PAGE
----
But whilst Edge of Tomorrow looks and sounds spectacular, with some meaty action and superior CGI, the concept is king. For virtually the entire running time, you're riveted by the twisty, surprising plot, something I really hadn't expected considering this is really just a war-bound Groundhog Day. After all, we've all seen Groundhog Day. How different could Tomorrow be?

It also has to be mentioned that the film is funny. Not side-splittingly hilarious, and not funny in that goofy, idiotic way. No, funny in a smart way, where the laughs are earned and are never cheap, having evolving naturally from the material rather than being added in as an afterthought.

If there is any criticism, things do get a little more sombre in the film's second half, perhaps understandably so, and as the plot is set in motion and things become clearer, some of the giddy exuberance that has infected Tomorrow's first half drops off. As a result, the stakes become higher and even though you might guess how it all turns out, somehow Cruise, Liman and the rest of the cast and crew are able to keep you invested right until the end, and keep things tense despite the nature of the material. Your opinion of the very end may differ, but even if this is the case and you think it's a bit cheap (which I didn't believe to be true), it'd be hard not to wipe the smile off your face at the sheer brilliance of what's come before it.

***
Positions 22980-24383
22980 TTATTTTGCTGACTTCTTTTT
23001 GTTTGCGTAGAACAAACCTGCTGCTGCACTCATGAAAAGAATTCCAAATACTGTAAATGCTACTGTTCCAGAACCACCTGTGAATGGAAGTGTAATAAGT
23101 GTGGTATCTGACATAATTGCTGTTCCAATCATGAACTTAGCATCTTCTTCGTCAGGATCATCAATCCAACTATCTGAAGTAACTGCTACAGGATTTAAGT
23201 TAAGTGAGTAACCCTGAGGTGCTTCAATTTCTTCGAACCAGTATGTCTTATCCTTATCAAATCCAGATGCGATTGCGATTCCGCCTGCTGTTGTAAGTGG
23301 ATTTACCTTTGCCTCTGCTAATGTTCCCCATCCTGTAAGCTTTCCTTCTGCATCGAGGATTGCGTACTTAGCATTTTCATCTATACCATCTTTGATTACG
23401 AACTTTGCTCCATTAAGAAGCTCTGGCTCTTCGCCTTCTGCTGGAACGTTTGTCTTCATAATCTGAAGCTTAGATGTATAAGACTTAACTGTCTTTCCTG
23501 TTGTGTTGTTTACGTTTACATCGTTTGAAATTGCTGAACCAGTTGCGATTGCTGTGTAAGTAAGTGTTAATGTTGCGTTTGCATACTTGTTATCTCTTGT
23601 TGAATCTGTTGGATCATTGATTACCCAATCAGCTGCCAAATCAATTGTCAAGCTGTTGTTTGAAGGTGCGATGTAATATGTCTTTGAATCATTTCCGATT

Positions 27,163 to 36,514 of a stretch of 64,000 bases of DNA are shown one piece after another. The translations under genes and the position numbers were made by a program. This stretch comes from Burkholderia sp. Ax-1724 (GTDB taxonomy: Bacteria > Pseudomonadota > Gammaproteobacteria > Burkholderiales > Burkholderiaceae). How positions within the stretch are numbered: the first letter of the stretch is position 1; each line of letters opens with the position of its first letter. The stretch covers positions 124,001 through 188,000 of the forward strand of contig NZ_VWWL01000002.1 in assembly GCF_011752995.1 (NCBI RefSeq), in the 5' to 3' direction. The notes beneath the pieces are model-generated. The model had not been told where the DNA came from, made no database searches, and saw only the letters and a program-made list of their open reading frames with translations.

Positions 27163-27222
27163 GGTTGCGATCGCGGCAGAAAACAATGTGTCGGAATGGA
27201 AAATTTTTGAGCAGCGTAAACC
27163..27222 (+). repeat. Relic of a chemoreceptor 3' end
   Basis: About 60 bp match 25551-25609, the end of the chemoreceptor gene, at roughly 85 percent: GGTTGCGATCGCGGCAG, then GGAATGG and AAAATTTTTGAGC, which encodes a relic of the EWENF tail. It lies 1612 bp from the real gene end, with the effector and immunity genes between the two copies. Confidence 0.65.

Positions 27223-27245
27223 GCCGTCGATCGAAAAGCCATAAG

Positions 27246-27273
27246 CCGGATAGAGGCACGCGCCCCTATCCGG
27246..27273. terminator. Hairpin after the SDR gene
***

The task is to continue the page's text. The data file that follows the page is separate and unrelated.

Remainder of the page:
What more needs to be said? Edge of Tomorrow is that rarest of blockbusters. Like Jurassic Park, Fellowship of the Ring and The Matrix amongst a select few others, it's a blockbuster that doesn't use spectacle to replace a solid and smart story, the sort of film where it feels like every aspect of the production and every person in the cast and crew is working near or at the top of their game. It's also fun. You remember when movies were FUN?

If you're still not convinced, then just think about this: if you're not much of a Tom Cruise fan, where else will you be able to see him die over and over and over again? Surely that's going to be a tantalising prospect for a certain section of the cinemagoing public.

Once again, damn you Tom Cruise. I wish I knew how to quit you. To paraphrase a certain cinematic gangster: "Just when I thought I was out, you make films as good as Edge of Tomorrow and pull me back in".
Movie Score